More and more private universities these days, are pushing their academicians to publish articles in academic journals and scientific journals that have a higher citation index and impact factor. Some universities even bear the publishing costs to these reputed journals with a high citation index and impact factor and provide further incentives in terms of promotions and conference travel and expenditure.
This shift is more prominent in private universities, especially in the developing nations like China and India, where universities are ranked lower in the global ranking scales. Most research conducted in these countries is published in academic journals with a lower citation index, more often because of a poorer language, compared to the high-standards set by scientific publications that have a higher citation index.This doodle sums up the Cost of Knowledge for publsihing and subscibing to academic journals with a high citation index.
Image Source: The ?Cost of Knowledge? ? On the Elsevier boycott and the push for more open access
The question that comes to mind is does it really matter if your research is published in a journal with a high impact factor? Isn’t the quality of the research more important than the language skills of the academician? Or for that matter, isn’t the research that gives value to the publication?
Adding more substance to the above argument is a study conducted by Paul Courant, a professor in economics and information at the University of Michigan (Ironically, this article is behind a paid subscription barrier). This study reveals that many universities are paying very high subscription charges to academic journals that are not open access, and that the value for money these academic journals give is not proportionate. The study found that many universities pay close to $1 million for access to journal packages from publishing houses with high citation index journals such as Elsevier. This kind of cost is difficult for universities in India, which simply do not have that amount to spend on research.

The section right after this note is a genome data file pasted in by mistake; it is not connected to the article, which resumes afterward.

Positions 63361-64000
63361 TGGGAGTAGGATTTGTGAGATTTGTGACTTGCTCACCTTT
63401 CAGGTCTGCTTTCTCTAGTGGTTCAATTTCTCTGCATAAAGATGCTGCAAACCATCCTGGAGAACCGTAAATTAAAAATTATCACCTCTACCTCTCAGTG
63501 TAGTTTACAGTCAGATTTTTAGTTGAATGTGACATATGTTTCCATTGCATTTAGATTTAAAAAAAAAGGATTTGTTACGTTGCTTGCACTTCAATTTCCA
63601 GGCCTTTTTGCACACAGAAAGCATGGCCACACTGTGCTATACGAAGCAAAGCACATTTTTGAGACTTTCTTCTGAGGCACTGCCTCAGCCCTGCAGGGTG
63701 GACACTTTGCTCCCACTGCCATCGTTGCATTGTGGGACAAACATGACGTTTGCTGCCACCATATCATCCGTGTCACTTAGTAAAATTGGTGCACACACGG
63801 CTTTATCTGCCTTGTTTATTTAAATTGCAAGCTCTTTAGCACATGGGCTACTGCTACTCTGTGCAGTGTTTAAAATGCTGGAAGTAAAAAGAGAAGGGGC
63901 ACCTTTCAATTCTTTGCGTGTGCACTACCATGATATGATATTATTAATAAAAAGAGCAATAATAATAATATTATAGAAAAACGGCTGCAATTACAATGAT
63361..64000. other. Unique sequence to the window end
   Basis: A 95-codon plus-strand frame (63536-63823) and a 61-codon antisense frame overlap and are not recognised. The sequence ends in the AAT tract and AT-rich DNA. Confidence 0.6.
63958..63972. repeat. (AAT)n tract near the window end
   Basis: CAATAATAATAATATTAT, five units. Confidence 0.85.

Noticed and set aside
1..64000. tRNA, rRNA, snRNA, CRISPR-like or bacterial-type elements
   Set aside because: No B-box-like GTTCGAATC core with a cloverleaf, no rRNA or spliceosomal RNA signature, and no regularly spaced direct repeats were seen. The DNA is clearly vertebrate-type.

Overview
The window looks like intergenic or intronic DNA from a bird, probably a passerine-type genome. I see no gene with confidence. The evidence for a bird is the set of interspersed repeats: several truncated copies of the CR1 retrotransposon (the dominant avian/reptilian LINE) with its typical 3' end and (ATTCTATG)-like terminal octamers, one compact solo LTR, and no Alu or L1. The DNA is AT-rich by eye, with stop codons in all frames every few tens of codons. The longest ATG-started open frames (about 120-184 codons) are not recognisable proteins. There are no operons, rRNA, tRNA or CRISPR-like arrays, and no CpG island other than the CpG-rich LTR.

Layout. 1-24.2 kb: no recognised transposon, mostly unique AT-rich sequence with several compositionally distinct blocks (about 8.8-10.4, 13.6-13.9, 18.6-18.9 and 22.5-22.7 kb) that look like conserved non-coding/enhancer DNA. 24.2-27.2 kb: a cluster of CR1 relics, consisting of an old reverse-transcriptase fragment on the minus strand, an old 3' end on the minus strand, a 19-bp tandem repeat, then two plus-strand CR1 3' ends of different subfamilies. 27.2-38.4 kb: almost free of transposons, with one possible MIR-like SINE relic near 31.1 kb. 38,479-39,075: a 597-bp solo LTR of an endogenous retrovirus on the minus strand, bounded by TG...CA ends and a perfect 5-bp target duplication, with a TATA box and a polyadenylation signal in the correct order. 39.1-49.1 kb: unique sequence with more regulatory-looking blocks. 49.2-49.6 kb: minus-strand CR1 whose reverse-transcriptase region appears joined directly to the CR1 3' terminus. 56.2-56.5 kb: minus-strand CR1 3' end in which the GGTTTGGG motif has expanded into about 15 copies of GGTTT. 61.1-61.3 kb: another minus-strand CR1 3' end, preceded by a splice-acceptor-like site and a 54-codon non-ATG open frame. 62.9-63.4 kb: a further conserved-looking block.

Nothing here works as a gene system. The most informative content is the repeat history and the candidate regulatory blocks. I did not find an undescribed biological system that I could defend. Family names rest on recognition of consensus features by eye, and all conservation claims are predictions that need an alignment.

Considering these academic journals charge for subscriptions, in addition to the obvious revenue they receive from advertisement deals, why then do academicians need to pay to get published?
Academics feel they have to publish in the ‘right’ journals, and with Universities pushing for publications in the ‘right’ journals, the publishers are totally exploiting that fact.
And how much research work are academicians really doing for money? Most of the articles are written usually by salaried academics, and are reviewed and edited usually by salaried academics, who do not receive any incentives from the publishers. To put it simply, the only people who actually matter in an academic journal are the editor, the article authors, and the peer reviewers. None of these people are paid, so there is no excuse for charging tens of thousands of monies for their work. All the publishers are doing are the final bit of aligning, formatting and (e-)printing, which I’m sure costs way less than they are charging for it.
With most global university ranking scales, giving high weight-age to research published in academic journals having a high citation index and impact factor, this trend looks only likely to continue. The sooner universities wake up to this fact and start boycotting these journals in favour of non-profit ones, the better; if everyone does it, then academics won’t feel disadvantaged for publishing in something currently deemed ‘less prestigious’.
With the rise in open access academic journals and many online journals, isn’t it time that these elite academic journals with high citation index and impact factors be shown their place?